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Ruzicka ’21: Alumni interviews with prospective students build community — why destroy them now?

As our world is cast into turmoil by a global pandemic, almost everything about our daily lives has changed. It comes as no surprise that the college admission process has also changed during this time. Brown University specifically has made a few amendments to its admission procedures. Like many institutions, the University has waived its standardized testing requirement; however, unlike every other Ivy League college, the University has cut its alumni interviews program, opting instead for students to upload a two-minute video portfolio at their discretion. Though this change may save admission officers time during the admission cycle by relieving them of the obligation to schedule interviews and read alumni feedback, it ultimately deprives both prospective students and alumni of a chance to connect with the Brown community in a valuable way.

It is refreshing to see the Admission Office reevaluate how they select future Brunonians. With an ever-increasing applicant pool, having a clear idea of what metrics do and don’t matter to a student’s success on College Hill is essential to an effective admission process. The alumni interview offers students a unique opportunity to speak authentically, unfiltered by carefully edited essays or the pressure of video recordings. Meeting alumni in a casual setting also gives a face to the title “Brunonian,” showing students what kinds of people have shaped the University and providing them with a better sense of our community.

Without alumni interviews, only students with a previous connection to a Brown alum will be able to get the same inside look into campus as visits to Providence are not recommended during the pandemic. Consequently, the Office of College Admission will not receive any unrehearsed personal evaluations of students. Combined with the lack of on-campus tours during the COVID-19 pandemic, this is a huge loss for prospective students and admission officers. The Admission Office has said that they will host a webinar series featuring alumni, but they have yet to announce when those events will occur or their structure. Furthermore, a webinar with dozens of other students present can never replace the personal connection provided by a one-on-one interview.

Beyond the loss of authentic information provided to admission officers and the missed personal connections for students, alumni also suffer under this new system. The Herald reported two weeks ago that alumni were gutted by the cancellation of the Alumni Interviews Program. Interviews allowed alumni to help shape the future of the University and continue to stay in touch with the community, even if they live far from Providence. The alumni voice was taken away with a mere email. It’s a blow to their morale and shows a lack of respect toward alumni by the Office of College Admission.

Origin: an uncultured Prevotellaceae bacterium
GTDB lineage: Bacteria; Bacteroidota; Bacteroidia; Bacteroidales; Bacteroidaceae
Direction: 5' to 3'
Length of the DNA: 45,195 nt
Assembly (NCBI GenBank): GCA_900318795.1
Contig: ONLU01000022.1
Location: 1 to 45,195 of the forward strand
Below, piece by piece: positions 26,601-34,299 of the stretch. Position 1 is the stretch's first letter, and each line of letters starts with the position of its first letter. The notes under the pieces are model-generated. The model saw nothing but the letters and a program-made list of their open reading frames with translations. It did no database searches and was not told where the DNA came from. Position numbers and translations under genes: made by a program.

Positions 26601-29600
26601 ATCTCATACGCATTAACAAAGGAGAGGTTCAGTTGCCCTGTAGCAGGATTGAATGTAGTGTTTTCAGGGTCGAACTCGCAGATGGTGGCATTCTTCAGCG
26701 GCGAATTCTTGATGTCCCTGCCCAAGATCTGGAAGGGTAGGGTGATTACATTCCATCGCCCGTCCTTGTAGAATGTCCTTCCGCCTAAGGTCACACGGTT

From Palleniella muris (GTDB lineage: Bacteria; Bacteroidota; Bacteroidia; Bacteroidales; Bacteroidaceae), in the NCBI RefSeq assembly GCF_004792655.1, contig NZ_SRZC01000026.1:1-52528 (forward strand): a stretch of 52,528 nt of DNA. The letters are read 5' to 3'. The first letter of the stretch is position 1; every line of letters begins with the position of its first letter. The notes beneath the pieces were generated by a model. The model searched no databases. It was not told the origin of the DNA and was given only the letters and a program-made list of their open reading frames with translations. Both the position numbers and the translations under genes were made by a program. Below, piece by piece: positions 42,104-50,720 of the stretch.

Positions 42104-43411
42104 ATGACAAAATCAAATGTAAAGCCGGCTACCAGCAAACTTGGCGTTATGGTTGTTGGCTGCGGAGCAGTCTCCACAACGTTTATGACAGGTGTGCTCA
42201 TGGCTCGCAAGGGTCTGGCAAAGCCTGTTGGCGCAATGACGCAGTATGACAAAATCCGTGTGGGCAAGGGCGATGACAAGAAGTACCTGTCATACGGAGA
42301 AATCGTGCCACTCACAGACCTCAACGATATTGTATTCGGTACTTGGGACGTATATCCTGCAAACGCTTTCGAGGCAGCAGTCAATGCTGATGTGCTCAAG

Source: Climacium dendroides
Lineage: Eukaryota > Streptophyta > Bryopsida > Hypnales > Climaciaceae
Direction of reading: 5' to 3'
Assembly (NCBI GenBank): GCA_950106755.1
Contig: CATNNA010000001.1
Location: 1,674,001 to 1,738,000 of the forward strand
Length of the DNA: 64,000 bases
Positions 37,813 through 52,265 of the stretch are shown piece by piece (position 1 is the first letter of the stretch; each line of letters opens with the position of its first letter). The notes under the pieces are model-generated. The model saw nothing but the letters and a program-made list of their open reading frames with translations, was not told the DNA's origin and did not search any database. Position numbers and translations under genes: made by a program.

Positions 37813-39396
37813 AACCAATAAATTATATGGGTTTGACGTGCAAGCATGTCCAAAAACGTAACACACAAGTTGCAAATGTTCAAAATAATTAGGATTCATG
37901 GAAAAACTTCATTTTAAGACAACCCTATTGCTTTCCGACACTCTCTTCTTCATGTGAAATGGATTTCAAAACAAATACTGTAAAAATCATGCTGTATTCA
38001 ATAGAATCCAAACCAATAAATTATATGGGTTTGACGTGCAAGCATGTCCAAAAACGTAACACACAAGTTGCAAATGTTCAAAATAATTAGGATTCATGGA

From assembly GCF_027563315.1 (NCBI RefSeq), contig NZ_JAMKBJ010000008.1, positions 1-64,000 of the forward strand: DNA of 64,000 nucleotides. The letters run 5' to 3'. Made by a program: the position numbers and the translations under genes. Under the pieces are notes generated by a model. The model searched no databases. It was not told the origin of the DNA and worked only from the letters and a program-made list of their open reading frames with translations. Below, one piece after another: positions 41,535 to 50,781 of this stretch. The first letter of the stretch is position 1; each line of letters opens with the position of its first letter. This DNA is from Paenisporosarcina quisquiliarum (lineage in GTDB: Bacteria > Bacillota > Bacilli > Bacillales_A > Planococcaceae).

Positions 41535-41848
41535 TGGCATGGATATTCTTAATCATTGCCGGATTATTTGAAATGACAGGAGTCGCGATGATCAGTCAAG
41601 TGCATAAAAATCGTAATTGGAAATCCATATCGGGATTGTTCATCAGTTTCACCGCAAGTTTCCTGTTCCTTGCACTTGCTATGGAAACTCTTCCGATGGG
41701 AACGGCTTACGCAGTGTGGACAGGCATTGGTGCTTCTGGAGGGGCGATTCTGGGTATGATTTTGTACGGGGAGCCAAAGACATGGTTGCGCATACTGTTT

One obvious obstacle to conducting interviews at this time is the inability to meet in person. Yet all seven other Ivy League institutions are still recommending that students engage in some kind of alumni interview process. Five of those seven — Columbia, Dartmouth, Harvard, Penn and Yale — all state explicitly that interviews will be by video conference or phone only, a tactic which Dean of Admission Logan Powell has declared inequitable. Yet solely offering in-person interviews, which the University has done for years, is even more inequitable than offering interviews virtually, as it’s reasonable to assume that there is a far smaller group of students who have access to neither phone nor Internet services than students who live outside of manageable in-person meeting distances from willing alumni.

During my college admission process, my father and I drove nearly two hours to downtown Chicago so that I could interview with a Brown alum. I recognize that I was very lucky, both to live close enough to a city where an interview could be held and to have parents who supported me enough to spend not just a few minutes of their day dropping me off and picking me up, but instead about five hours of combined driving and waiting. Extending the option for students to interview from their homes, whether through video conferencing platforms like Zoom or over the phone, eases the burden of transportation and lacking proximity to alumni, leveling the playing field for students with more rural homes, tight work schedules and no access to vehicles or reliable public transport.

In the end, the Office of College Admission knows that the absence of an alumni interview opportunity will not discourage enough students from applying to hurt their coveted admit rates. A spot in the Brown University Class of 2025 will be sought by students around the world due to the extraordinary opportunity and prestige that the University provides; however, I increasingly wonder whether such a revered reputation has been earned because of how University administration treats applicants, or in spite of it.

Emilia Ruzicka ’21 can be reached at Please send responses to this opinion to and other op-eds to


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